11 March 2008

I Strongly Oppose My Recent Behavior

If anything irks me more than a politician's fall from grace it's the now-obligatory and calculated press conference in which said politician takes a strong stand against his own indiscretions - typically with the spouse standing nearby, trying to hide how mortified she feels at that moment.

The word I kept reading online - news reports, blogs, even twitter - in reaction to the latest debacle is "arrogant." It's arrogant to assume the rules don't apply to you. It's arrogant to resist coming clean until the press catches wind. It's arrogant to then walk from the podium, not answering the questions that really matter, waiting to see how things shake out before accepting the consequences of your actions, holding fast to the theory that if you just say the right words and sound just regretful enough, somehow you'll get off the hook.

I also noticed that "arrogant" is the word kicked around most often by Facebook's critics. Of course CEO Zuckerberg isn't being accused of the smarmy kind of hypocrisy we sometimes see from politicians. But the feelings many users have toward this huge company and its unwillingness or inability to adequately address users' concerns are strikingly similar to the ones expressed toward our less-than-stellar public officials.

Beacon was one debacle where the CEO now has to publicly oppose the tactics he proudly promoted only weeks ago. But the SxSW "keynote" interview saw a Zuckerberg who stuck to the script -even when the audience vocalized their serious problems with the staged event taking place before them.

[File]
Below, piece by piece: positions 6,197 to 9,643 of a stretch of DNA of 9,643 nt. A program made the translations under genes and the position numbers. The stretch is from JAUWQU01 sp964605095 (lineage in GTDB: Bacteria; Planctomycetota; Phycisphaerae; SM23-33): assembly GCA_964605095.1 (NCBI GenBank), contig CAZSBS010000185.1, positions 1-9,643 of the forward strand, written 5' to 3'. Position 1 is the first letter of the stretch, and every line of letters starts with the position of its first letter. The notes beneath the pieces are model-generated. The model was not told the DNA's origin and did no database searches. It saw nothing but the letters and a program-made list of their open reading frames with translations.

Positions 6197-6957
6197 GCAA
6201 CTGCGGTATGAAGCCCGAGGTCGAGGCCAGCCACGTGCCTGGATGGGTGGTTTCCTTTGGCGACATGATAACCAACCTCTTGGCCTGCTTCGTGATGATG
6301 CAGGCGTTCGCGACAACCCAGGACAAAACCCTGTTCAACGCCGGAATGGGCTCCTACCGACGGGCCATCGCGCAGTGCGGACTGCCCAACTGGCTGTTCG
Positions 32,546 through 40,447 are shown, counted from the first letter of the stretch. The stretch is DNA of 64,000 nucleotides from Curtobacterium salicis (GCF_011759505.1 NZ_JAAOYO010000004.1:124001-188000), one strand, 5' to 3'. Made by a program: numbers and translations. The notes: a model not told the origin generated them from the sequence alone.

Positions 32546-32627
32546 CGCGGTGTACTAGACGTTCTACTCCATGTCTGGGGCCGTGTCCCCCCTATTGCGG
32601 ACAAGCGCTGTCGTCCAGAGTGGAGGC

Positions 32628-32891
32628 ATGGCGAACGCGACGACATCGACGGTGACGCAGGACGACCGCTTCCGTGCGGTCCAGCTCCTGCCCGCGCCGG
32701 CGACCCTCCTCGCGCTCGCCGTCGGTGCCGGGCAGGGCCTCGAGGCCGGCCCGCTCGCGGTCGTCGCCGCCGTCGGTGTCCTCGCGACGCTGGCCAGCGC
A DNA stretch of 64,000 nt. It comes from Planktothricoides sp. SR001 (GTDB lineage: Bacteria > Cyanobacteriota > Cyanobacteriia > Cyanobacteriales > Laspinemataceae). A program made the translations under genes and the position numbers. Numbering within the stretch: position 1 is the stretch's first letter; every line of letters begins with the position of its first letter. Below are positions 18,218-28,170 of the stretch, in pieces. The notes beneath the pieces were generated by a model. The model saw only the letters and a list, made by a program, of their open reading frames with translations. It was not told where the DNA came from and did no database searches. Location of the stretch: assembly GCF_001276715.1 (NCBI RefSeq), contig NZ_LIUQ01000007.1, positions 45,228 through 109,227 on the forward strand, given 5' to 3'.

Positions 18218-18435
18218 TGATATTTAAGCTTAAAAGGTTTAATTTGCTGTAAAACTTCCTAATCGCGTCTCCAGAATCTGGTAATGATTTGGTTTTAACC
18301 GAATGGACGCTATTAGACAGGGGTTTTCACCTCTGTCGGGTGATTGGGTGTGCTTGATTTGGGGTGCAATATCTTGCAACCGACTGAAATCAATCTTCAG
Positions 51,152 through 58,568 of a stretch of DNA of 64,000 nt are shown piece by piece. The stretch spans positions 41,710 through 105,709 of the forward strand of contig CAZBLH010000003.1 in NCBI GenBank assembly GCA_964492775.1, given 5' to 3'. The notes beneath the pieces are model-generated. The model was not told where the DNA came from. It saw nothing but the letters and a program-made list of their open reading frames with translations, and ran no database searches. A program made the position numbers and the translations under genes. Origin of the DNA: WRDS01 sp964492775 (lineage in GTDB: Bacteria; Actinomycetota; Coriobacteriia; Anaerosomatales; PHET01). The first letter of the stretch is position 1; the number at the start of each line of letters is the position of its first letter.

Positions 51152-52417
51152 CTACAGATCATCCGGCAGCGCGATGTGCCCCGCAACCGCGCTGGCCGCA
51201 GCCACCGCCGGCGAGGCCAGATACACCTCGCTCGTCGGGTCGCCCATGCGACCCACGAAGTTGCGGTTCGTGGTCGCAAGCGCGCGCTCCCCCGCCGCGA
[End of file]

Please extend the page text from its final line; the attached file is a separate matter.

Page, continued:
The words Zuckerberg chooses to describe Beacon - "we got a little ahead of ourselves" - aren't the words I'd choose if I were in his position. But even if they were precisely the right words, they're meaningless if his company still resists engaging with users in a more substantive way.

It's also disingenuous to try to take credit - as Zuckerberg did - for the impressive things users do on Facebook. Facebook isn't out there telling people to use their network as a tool for social justice. They're placing ads in the groups using Facebook for social justice. Heck, they're putting "meet chicks online" ads in the group asking Facebook to stop banning pictures of breastfeeding. Facebook is an amazing tool for communicators and organizers, and the company deserves credit for building a relatively open platform. But that's it. If FB keeps insulting users, the thoughtful ones who take social networks seriously will head over to Ning. It's not like FB is the only game in town.

Facebook simply has to engage with its users on more open and receptive terms on a host of issues. The company has to take its lumps, and more importantly, make the reasonable changes users seek. They have to get real about privacy and portability. They have to make it easier to delete accounts if users want to. And yes, they have to stop banning pictures of breastfeeding moms and start banning harmful pro-anorexia groups.

It seems the one attribute you can never afford to have affixed to your reputation is "arrogant." And this company is well on its way there.

1 comment:

Alison said...

I like Ning. Haven't used it too much yet, but I signed up for NaBloPoMo using it, and last night signed up for another community which I'll be using more often.

I'll still use Facebook, because it's allowed me to get back in touch with a ton of old friends.